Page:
Ernest and Norman Watson do not seem to be related. There is 1911 record of Ernest Watson living in Jesmond with his father John and mother Margaret as well as younger siblings. He was a shipbrokers clerk. He served as a private in the Northumberland Fusiliers and died on 31 August 1916 age 28. He is remembered in the London Rifle Brigade cemetery, Hainaut, Belgium. At the time of his death he was married to Gladys.

My searches led me to Norman O Watson who in 1911 was living in Elswick along with two older brothers and his parents, James (an art master teaching drawing) and Isabella. Norman was a private in the Northumberland Fusiliers and died of wounds on 3 March 1916 age 19. He is remembered at the Millencourt Communal Cemetery. At the time of his death his parents were living in Newport, Monmouthshire but are recorded as ‘Native of Newcastle upon Tyne’.

I thought that I would search again for Leonard Davies. I found a Leonard Jewkes Davies on the Commonwealth Graves Commission records. He lost his life on 4th October 1917, age 24, serving in the 12th/13th Battalion Northumberland Fusiliers. Whilst his parents were living in Brighton, his wife, Annie Isabella was living at 12 Holly Avenue, Wellfield. She had been born at Hirst (Ashington) but I have not established any link to Heaton or St Gabriel’s

In due course I will continue with the individuals on the Memorial helped by research already carried out by Sandra MacDonald. In the meanwhile I would be interested to hear from anyone who has further information about any of the men listed on the War Memorials in St Gabriel’s.’

Can you help?

If you know any more about any of the people mentioned in this article or on the war memorial, we’d love to hear from you. Please either leave a reply on this website by clicking on the link immediately below the article title or email chris.jackson@heatonhistorygroup.org

 

The Parish Church of St Gabriel Part 3: the war memorials

There is no central monumental public war memorial in the suburb of Heaton but you may be surprised to hear that there were, in fact, around 50 different memorials dedicated locally to the dead and injured of the two world wars. As elsewhere in the country, most were placed in churches, schools (eg Chillingham Road School and Heaton Grammar), work places (eg Parsons, the Post Office and Locomotive Works) and in the cemetery and took the form of plaques, windows, crosses and books of remembrance. But some are quirkier; there’s Heaton Harrier’s cup, still raced for annually and hearing aids, commemorated on a plaque at Heaton Methodist Church.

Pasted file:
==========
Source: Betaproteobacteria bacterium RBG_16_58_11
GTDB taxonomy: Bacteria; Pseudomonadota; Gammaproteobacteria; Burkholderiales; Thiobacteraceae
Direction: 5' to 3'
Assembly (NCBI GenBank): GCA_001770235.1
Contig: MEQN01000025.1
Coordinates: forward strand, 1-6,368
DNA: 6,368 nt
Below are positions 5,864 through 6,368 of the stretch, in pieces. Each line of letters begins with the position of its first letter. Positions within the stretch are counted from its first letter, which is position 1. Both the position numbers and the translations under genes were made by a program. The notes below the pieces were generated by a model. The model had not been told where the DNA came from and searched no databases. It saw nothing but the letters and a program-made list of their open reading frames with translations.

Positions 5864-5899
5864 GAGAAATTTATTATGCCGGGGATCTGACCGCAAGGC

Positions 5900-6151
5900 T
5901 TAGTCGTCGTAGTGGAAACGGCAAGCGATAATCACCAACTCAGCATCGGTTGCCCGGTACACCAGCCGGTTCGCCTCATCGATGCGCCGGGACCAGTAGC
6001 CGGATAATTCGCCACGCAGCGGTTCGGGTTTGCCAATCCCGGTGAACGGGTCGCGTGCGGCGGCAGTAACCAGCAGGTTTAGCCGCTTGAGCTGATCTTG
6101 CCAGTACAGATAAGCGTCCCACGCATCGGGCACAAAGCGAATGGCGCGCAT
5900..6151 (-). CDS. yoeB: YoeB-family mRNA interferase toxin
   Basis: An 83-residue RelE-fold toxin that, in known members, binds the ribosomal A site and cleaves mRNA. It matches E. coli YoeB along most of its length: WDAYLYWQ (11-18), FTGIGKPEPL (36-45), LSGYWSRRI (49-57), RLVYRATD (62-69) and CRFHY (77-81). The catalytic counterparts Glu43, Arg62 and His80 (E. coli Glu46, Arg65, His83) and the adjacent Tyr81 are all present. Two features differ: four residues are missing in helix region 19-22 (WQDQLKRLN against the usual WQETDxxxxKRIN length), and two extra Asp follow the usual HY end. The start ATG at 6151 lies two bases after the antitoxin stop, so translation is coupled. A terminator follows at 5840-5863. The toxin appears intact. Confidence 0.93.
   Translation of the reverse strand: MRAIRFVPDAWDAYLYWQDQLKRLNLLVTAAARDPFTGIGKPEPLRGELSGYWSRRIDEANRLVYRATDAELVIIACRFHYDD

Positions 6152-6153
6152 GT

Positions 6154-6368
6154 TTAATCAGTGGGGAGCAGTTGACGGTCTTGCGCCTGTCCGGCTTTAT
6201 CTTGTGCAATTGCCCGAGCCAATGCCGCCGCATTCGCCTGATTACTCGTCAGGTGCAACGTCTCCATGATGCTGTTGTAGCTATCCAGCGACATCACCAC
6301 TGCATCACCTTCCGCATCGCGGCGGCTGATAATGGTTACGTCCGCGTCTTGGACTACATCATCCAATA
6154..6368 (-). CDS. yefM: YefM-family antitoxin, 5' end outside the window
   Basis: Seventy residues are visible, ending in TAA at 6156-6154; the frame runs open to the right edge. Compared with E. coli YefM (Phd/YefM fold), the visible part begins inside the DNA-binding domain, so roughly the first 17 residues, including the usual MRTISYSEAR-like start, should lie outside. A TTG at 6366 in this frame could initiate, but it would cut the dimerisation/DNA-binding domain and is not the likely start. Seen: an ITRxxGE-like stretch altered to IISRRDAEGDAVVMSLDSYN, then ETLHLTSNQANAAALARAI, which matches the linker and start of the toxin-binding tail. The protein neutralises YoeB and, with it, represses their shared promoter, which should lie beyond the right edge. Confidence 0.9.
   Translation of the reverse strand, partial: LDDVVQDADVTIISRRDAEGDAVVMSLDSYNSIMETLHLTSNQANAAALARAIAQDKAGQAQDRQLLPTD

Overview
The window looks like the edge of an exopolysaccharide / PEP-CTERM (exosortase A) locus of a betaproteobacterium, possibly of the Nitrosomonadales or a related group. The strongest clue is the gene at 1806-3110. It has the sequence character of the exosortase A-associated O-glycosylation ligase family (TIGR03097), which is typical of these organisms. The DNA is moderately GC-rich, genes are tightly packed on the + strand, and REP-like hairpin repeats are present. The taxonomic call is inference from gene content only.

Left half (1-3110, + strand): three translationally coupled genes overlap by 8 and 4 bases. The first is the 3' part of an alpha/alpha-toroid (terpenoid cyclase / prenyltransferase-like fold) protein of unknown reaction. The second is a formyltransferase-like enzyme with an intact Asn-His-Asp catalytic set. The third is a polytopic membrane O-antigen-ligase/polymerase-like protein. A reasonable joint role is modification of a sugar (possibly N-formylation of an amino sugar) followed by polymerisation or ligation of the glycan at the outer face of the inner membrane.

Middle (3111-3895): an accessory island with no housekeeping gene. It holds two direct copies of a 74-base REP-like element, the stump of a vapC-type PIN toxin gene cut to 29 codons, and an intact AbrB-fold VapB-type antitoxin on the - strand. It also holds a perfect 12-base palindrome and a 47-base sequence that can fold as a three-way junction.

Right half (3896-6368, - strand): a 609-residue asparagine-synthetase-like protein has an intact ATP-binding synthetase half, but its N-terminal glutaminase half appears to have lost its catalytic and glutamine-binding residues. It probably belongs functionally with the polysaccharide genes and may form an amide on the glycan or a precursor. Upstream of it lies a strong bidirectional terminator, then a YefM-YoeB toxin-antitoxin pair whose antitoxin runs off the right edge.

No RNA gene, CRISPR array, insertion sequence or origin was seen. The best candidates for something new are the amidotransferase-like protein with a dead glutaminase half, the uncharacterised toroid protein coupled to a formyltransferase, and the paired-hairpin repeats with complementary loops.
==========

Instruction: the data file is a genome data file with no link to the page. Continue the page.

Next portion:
Heaton History Group member, Robin Long, has been researching the story behind those in (and outside) St Gabriel’s Church:

World War One

There is an entry in the Chronological History of the Parish Church of St Gabriel, Heaton that reads ‘A decision was made to adopt a design by Mr Hicks for a War Memorial to be placed in the North Aisle, recording the names of all those who gave their lives in the war and had belonged to St Gabriel’s.

The above appears in 1919 and in 1920 we read that at the 21st Annual Vestry Meeting held on 8 April it was unanimously agreed to apply for a faculty to erect a war memorial tablet in church.

At evensong on November 27 1921 the new war memorial was dedicated. It had cost £200. ‘The enamelwork with two archangels, St Gabriel and St Michael were exquisitely worked and the alabaster border contains it and the Angel of Peace very well’.

 

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WW1 memorial in St Gabriel’s Church

The memorial was unveiled by Mr Angus who had lost two boys, Andrew and Leslie, in the war. Their names are the first two of the fifty six parishoners listed on the roll of honour. The memorial was then dedicated with prayers by the vicar.

World War Two

We move forward to 1946 where we find a record that George Elliott returned for the forces. As an artist he replaced the typewritten list of the fallen with a more worthy book of remembrance. In it were the names of 75 who belonged to St Gabriel’s before giving their lives for their country.

It was not until 1950 that an application was made for a faculty for the erection of a suitable war memorial to be inscribed with 78 names from World War II, consisting of two parts – one inside church and one outside.

Inside, in front of the existing 1914 – 1918 War Memorial, the lower part of the wall will be panelled, a dais laid down and a lectern placed on top bearing the Book of Remembrance, flanked by two candlesticks – all in oak.

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St Gabriel’s Church WW2 war memorial

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Memorials to the fallen of both world wars in St Gabriel’s Church

‘Outside to the North West a large lawn will be laid out flanked with paths and backed by a shrubbery.’

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ST Gabriel’s Garden of Remembrance

The War Memorial and the Garden of Remembrance were dedicated on 10 February 1951.

More to follow

This article was written by Heaton History Group member, Robin Long, who is now carrying out research into the names on the memorials.

Acknowledgments

Information taken from Chronological History of the Parish Church of St Gabriel, Heaton, Newcastle upon Tyne. Researched by Mrs Joan Brusey (1890 – 1992) and Denis Wardle (1992-1999). Typed by Mrs Jennifer Dobson and Miss Valerie Smith. Bound by Mr John Dobson.

North East War Memorials Project 

Can you add to the story?

If you can help with information about those listed on St Gabriel’s memorials or can help us tell the story of other war memorials in Heaton please contact us, either by clicking on the link immediately below the title of this article or by mailing  chris.jackson@heatonhistorygroup.org